At the very height of the persecution, the journal of the party, printed in Switzerland, penetrated even into the German barracks; leaflets, similar to those which our comrade Gohier read to you, were secretly circulated in all quarters, the forbidden fruit being greedily devoured by the German workers. Never before had the propaganda been so strenuous or so fruitful.

When in 1890, after twelve years of persecution, the Emperor consulted the political barometer, he was terrified to find that instead of one million socialist votes it registered two million-and-a-half!

Then he did what you would have done in his place, Mr. Advocate-General. He repealed the "Iron Laws," and in so doing he showed to all the world that the most arbirtrary[sic] governments can do nothing against resolute men--men who are determined against all odds to propagate their ideas.

And what Bismarck could not prevent when Social Democracy was only in its infancy, do you think that the Emperor William will be able to prevent, now that there are three millions of socialist electors in Germany?

By temperament, and in order to avoid useless persecutions, the German social democrats have never shown any love for noisy demonstration of anti-patriotism, persuaded that their secret propaganda is quite as profitable to their cause as the more dangerous open propaganda. That is the reason why in our International Conventions, as well as in their own national conventions, the German socialists may at times appear somewhat timid in their attitude on anti-patriotism. But Emperor William is under no delusion on the subject. He knows to a marvel what the German workers think of him and of the German fatherland.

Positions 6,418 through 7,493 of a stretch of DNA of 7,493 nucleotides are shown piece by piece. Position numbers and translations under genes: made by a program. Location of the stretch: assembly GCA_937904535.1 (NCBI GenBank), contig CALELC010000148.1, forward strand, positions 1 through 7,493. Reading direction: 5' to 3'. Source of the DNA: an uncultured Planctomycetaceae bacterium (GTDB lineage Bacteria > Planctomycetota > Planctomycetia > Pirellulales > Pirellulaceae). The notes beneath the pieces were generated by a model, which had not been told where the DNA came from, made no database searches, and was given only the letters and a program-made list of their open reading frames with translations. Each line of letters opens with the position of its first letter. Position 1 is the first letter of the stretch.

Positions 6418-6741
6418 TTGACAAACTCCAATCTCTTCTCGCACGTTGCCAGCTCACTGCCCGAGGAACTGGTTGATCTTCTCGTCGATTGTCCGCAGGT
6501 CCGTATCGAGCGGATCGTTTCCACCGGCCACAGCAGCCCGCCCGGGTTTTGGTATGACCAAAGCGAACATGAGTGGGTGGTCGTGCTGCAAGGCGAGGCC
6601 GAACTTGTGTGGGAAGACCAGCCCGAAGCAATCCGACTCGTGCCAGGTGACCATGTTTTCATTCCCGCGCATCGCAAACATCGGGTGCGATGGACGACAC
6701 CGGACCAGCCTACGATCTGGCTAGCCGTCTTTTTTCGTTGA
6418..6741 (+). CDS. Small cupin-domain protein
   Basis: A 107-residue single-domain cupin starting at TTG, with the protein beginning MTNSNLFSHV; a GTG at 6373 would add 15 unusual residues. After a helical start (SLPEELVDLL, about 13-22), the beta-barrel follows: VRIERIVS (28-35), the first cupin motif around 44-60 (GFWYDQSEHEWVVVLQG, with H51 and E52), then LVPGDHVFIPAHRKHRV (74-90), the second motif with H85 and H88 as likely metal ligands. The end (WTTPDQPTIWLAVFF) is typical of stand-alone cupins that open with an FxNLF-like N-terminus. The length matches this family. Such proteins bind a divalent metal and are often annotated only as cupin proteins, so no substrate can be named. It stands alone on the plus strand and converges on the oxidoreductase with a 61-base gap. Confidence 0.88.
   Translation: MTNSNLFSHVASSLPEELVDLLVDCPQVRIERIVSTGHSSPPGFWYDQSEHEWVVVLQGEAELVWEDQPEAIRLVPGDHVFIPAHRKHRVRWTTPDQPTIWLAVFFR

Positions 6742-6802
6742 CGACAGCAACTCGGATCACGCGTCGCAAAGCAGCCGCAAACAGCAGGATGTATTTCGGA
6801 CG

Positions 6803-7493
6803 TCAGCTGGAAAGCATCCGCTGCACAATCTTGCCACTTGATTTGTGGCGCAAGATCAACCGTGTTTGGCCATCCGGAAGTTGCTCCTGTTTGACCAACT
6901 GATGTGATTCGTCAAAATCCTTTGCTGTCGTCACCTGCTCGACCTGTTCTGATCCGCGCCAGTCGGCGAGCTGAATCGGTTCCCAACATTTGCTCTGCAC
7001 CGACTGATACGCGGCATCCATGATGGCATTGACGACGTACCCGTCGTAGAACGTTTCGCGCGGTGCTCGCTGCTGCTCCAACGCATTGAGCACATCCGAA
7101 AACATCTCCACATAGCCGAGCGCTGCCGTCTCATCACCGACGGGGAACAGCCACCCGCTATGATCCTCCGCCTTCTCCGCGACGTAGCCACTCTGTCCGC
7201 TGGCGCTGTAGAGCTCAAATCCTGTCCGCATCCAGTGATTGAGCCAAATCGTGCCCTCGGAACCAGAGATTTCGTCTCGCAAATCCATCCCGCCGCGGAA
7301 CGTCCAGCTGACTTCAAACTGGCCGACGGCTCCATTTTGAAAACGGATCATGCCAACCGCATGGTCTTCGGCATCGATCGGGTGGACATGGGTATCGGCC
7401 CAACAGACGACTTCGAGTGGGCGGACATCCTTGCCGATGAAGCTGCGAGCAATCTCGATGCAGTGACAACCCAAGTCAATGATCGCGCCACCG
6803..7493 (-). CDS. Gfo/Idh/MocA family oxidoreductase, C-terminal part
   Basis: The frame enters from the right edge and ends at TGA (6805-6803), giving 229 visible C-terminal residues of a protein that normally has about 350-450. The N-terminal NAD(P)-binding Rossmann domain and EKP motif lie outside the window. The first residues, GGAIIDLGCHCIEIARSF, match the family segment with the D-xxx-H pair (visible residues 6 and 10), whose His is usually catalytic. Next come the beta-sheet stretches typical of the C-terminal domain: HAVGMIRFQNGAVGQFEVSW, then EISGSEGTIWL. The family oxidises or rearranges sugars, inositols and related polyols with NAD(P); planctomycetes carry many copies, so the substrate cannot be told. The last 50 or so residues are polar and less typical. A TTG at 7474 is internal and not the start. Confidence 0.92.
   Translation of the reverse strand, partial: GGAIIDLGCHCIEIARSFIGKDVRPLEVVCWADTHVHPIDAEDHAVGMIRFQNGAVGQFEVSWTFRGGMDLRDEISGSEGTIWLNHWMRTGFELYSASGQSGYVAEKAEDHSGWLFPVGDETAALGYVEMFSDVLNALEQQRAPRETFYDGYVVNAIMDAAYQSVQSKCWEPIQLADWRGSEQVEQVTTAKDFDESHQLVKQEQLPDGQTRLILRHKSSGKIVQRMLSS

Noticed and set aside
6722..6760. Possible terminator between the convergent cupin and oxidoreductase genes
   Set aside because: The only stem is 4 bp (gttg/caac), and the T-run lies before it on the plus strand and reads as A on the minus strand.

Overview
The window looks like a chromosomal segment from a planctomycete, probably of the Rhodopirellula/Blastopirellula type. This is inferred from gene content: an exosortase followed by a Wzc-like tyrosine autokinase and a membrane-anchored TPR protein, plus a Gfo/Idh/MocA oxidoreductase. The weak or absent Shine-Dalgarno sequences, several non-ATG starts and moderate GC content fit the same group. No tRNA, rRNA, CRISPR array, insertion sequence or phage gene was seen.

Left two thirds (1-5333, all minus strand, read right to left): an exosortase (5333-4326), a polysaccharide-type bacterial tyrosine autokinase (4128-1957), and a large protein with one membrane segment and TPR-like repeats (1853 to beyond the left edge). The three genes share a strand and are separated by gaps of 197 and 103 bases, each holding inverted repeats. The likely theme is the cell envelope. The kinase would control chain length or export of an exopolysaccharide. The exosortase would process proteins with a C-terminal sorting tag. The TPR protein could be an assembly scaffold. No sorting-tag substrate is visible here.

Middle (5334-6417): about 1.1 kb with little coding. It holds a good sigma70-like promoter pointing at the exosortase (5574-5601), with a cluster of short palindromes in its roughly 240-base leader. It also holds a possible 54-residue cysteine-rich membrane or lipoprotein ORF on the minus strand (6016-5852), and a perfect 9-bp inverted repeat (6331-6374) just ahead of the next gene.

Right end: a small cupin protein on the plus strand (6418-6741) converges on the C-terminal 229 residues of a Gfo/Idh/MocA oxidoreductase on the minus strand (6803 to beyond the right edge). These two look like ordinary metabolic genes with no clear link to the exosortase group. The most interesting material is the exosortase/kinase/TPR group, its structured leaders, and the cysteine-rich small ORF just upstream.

Moreover, a good many of our German comrades, especially among the younger ones, desire to see the social democracy take up a more combative, a more revolutionary attitude they follow with interest, some of them with passion, our anti-patriotic propaganda in France.

I had hardly finished writing my book, "Leur Patrie," before some of the comrades of the German Social Democracy asked to be allowed to translate it into German, which has now been done.

And, as a big book was not within everybody's means, they asked me to summarize in a pamphlet, which they would translate, the substance of our anti-patriotic ideas, and they assured me that they would willingly undertake to spread the pamphlet all over Germany, in the face of the judges, police, and soldiers of the Kaiser.

But you have had quite recently, gentlemen, a striking instance of the international character of our socialist movement; almost simultaneously in the French parliament and in the German parliament the same words rang out.

Ah! the parliamentary socialists, in France as well as in Germany, have no love for those members of their party who, especially at election time, scare the voters with brutal plain-speaking, instead of cajoling them with high-sounding but ambiguous phrases intended to reconcile opposing interests.